Preg L

Brain Plasma

0.24 ± 0.33 0.06 ± 0.06

1.70 ± 0.32 0.20 ± 0.08

0.41 ± 0.13 9.5 ± 2.7 15.1 ± 1.8 0.18 ± 0.05 0.9 ± 0.5 2.5 ± 0.7

10.5 ± 0.4 2.9 ± 1.5

Rats of the Sprague Dawley Ofa strain (Iffa-Credo, L'Arbresles, France) were killed by decapitation when they were approx 11 wk old (200-220 g body weight), 2-3 h after lights were on. The entire brain was quickly removed, weighed, and immediately processed. Trunk blood was collected in heparinized tubes and centrifuged at 4°C. Results are expressed in terms of ng steroid either unconjugated or released from the sulfate or lipoidal esters. [Data from Young et al. (Z8)]

Rats of the Sprague Dawley Ofa strain (Iffa-Credo, L'Arbresles, France) were killed by decapitation when they were approx 11 wk old (200-220 g body weight), 2-3 h after lights were on. The entire brain was quickly removed, weighed, and immediately processed. Trunk blood was collected in heparinized tubes and centrifuged at 4°C. Results are expressed in terms of ng steroid either unconjugated or released from the sulfate or lipoidal esters. [Data from Young et al. (Z8)]

(9-11). The extracts containing unconjugated steroids were prepared by a differential extraction procedure. The water phase containing steroid sulfates was solvolyzed. The organic phase was taken to dryness and defatted by solvent partition. The 90% methanol phases containing unconjugated steroids were further purified by reverse-phase chromatography on C18 microcolumns. The isooctane phases containing lipoidal derivatives were taken to dryness, saponified, and the steroids released were further purified as were those in the unconjugated fractions.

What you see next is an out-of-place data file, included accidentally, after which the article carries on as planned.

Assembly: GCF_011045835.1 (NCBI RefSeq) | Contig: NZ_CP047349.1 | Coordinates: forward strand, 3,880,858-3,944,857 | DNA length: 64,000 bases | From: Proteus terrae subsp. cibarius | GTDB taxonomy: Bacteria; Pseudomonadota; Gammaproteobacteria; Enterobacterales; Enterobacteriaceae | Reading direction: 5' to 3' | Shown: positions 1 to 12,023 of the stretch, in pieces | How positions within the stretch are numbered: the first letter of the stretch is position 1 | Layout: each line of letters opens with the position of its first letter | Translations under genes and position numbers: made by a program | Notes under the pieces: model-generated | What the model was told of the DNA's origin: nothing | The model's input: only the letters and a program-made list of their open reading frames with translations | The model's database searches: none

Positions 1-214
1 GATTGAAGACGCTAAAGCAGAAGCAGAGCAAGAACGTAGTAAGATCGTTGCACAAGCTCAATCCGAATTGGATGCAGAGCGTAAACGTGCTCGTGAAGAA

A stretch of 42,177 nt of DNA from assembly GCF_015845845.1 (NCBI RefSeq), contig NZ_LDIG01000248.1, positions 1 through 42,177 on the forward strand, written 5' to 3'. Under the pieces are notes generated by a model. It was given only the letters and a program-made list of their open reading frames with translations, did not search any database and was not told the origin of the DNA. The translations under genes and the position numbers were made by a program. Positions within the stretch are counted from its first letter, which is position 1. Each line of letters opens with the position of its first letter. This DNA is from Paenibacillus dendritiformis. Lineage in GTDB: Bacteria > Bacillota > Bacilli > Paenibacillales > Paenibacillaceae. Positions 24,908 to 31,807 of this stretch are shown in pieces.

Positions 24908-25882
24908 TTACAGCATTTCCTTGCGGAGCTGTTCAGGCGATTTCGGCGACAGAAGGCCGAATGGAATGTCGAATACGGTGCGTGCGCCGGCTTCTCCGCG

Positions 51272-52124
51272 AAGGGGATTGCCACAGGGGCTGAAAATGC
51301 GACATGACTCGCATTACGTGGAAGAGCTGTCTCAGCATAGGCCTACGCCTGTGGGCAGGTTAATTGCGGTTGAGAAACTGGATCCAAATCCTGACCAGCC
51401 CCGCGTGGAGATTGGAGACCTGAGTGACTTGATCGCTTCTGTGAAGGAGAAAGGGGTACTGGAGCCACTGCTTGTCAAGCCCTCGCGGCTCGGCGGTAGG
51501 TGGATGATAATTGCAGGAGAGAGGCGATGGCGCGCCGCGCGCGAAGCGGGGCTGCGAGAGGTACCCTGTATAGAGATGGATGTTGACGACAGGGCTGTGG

The steroids recovered from the unconjugated, solvolyzed, and saponified fractions were separated by partition chromatography on a celite microcolumn, thus allowing the separation and radioimmunoassay of PROG, 5a DH-PROG, 3a,5a-TH PROG, dehydroepiandrosterone (DHEA), pregnenolone (PREG), and corticosterone (B) (12). Definitive identification of the steroid moiety was made by gas chromatography/ mass spectrometry.

The quantitation of brain neurosteroids appeared to depend on several environmental and methodological factors. Some factors have been partly documented in rodents, as being lighting schedules, hour of killing, housing conditions (number of animals per cage, rats of the other sex in the same room), and stress. The workup conditions for the removal and initial processing of brain tissue was also critical. Therefore, all physiological and pharmacological experiments were conducted under strictly defined conditions.

The concentration of DHEA (mainly in the form of the sulfate ester) is about 2.5 ng (10/pmol)/g tissue, whereas the concentration of PREG (both unconjugated and esteri-fied) is about 35 ng (100 pmol)/g tissue (see Table 1). Although we found differences in neurosteroid concentrations between selected brains areas, the lack of sensitivity of radioimmunoassays precluded any definitive statement.

Concentrations of both neurosteroids were definitely larger in the rat brain than in plasma, and even, in the case of DHEA S, larger in the posterior brain than in the adrenal glands. This led us to assume that there are independent mechanisms for the formation and/or accumulation of brain 3^-hydroxy-A5-steroids (11). Neither DHEA nor PREG disappeared in the brain 15-45 d after combined adrenalectomy (ADX) and orchiectomy (ORX) (see Fig.1). Brain DHEA S was also unchanged after administration of corticotropin (ACTH) for 3 d.

Further work has described additional neurosteroids. PROG concentrations were measured in several brain areas of immature female rats before and after induction of ovulation with pregnant mare serum gonadotropin (14). The highest preovulatory PROG

CONTROL SHAM ORX/ADX

CONTROL SHAM ORX/ADX

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